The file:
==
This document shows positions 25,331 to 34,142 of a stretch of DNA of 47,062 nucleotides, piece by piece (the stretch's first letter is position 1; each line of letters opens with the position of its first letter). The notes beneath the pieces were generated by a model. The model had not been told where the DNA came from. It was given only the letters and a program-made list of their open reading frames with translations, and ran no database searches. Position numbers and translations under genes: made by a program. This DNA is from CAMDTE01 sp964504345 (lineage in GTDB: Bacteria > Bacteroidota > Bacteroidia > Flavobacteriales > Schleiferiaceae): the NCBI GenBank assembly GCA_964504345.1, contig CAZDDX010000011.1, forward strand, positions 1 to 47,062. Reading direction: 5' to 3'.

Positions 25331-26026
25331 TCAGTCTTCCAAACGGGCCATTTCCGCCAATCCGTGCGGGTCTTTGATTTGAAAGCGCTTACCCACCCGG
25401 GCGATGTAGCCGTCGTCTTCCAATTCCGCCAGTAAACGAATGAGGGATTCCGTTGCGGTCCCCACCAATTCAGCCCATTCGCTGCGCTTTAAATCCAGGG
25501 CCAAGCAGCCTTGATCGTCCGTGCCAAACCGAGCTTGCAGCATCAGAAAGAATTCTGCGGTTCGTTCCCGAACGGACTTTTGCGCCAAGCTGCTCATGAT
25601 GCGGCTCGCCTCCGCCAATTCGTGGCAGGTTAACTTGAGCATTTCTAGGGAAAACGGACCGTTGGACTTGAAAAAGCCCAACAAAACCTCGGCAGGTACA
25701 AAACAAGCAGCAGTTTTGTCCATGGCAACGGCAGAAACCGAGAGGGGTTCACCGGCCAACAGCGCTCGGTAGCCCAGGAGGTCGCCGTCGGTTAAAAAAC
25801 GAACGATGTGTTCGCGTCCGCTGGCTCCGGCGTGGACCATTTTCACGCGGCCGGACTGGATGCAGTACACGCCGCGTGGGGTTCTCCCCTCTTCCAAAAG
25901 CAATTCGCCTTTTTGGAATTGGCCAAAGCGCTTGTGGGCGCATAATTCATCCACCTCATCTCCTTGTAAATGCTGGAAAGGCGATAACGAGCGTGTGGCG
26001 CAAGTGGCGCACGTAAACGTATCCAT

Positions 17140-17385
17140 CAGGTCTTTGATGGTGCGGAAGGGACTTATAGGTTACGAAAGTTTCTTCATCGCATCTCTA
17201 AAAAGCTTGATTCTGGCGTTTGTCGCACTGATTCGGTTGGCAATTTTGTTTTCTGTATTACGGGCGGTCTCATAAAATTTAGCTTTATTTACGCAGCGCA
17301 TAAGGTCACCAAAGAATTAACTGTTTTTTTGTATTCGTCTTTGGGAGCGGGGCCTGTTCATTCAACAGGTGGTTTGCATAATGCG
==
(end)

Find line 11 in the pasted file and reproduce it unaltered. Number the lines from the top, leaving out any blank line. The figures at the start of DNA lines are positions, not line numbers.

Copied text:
Positions 17140-17385